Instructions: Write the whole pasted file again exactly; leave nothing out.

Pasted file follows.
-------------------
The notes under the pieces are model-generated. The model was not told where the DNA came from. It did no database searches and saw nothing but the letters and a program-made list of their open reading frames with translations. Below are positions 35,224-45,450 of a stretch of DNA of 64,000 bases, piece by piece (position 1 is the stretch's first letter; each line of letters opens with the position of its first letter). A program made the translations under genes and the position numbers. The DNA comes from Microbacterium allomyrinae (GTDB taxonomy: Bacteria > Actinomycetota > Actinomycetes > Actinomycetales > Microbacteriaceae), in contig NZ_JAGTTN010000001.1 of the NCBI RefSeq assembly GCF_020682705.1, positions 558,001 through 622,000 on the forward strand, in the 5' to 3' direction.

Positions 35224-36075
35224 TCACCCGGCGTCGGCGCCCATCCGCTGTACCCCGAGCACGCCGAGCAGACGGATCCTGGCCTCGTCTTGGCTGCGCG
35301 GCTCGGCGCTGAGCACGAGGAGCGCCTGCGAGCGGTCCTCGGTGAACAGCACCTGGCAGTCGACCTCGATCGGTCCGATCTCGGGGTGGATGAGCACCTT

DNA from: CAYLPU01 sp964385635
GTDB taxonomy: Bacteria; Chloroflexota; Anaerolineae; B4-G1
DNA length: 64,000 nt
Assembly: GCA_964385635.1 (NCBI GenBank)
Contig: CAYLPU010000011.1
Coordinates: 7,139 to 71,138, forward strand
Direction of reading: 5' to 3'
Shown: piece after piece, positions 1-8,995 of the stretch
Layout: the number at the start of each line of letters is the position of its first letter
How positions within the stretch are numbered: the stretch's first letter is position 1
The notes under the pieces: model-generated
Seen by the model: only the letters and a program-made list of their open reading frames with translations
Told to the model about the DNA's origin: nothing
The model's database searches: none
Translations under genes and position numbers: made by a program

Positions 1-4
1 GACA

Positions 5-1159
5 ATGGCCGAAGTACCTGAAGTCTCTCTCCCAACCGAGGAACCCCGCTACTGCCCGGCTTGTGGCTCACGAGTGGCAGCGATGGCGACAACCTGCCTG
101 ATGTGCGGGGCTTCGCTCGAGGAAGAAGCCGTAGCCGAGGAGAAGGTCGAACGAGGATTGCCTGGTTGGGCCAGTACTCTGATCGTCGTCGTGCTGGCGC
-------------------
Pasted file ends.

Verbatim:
The notes under the pieces are model-generated. The model was not told where the DNA came from. It did no database searches and saw nothing but the letters and a program-made list of their open reading frames with translations. Below are positions 35,224-45,450 of a stretch of DNA of 64,000 bases, piece by piece (position 1 is the stretch's first letter; each line of letters opens with the position of its first letter). A program made the translations under genes and the position numbers. The DNA comes from Microbacterium allomyrinae (GTDB taxonomy: Bacteria > Actinomycetota > Actinomycetes > Actinomycetales > Microbacteriaceae), in contig NZ_JAGTTN010000001.1 of the NCBI RefSeq assembly GCF_020682705.1, positions 558,001 through 622,000 on the forward strand, in the 5' to 3' direction.

Positions 35224-36075
35224 TCACCCGGCGTCGGCGCCCATCCGCTGTACCCCGAGCACGCCGAGCAGACGGATCCTGGCCTCGTCTTGGCTGCGCG
35301 GCTCGGCGCTGAGCACGAGGAGCGCCTGCGAGCGGTCCTCGGTGAACAGCACCTGGCAGTCGACCTCGATCGGTCCGATCTCGGGGTGGATGAGCACCTT

DNA from: CAYLPU01 sp964385635
GTDB taxonomy: Bacteria; Chloroflexota; Anaerolineae; B4-G1
DNA length: 64,000 nt
Assembly: GCA_964385635.1 (NCBI GenBank)
Contig: CAYLPU010000011.1
Coordinates: 7,139 to 71,138, forward strand
Direction of reading: 5' to 3'
Shown: piece after piece, positions 1-8,995 of the stretch
Layout: the number at the start of each line of letters is the position of its first letter
How positions within the stretch are numbered: the stretch's first letter is position 1
The notes under the pieces: model-generated
Seen by the model: only the letters and a program-made list of their open reading frames with translations
Told to the model about the DNA's origin: nothing
The model's database searches: none
Translations under genes and position numbers: made by a program

Positions 1-4
1 GACA

Positions 5-1159
5 ATGGCCGAAGTACCTGAAGTCTCTCTCCCAACCGAGGAACCCCGCTACTGCCCGGCTTGTGGCTCACGAGTGGCAGCGATGGCGACAACCTGCCTG
101 ATGTGCGGGGCTTCGCTCGAGGAAGAAGCCGTAGCCGAGGAGAAGGTCGAACGAGGATTGCCTGGTTGGGCCAGTACTCTGATCGTCGTCGTGCTGGCGC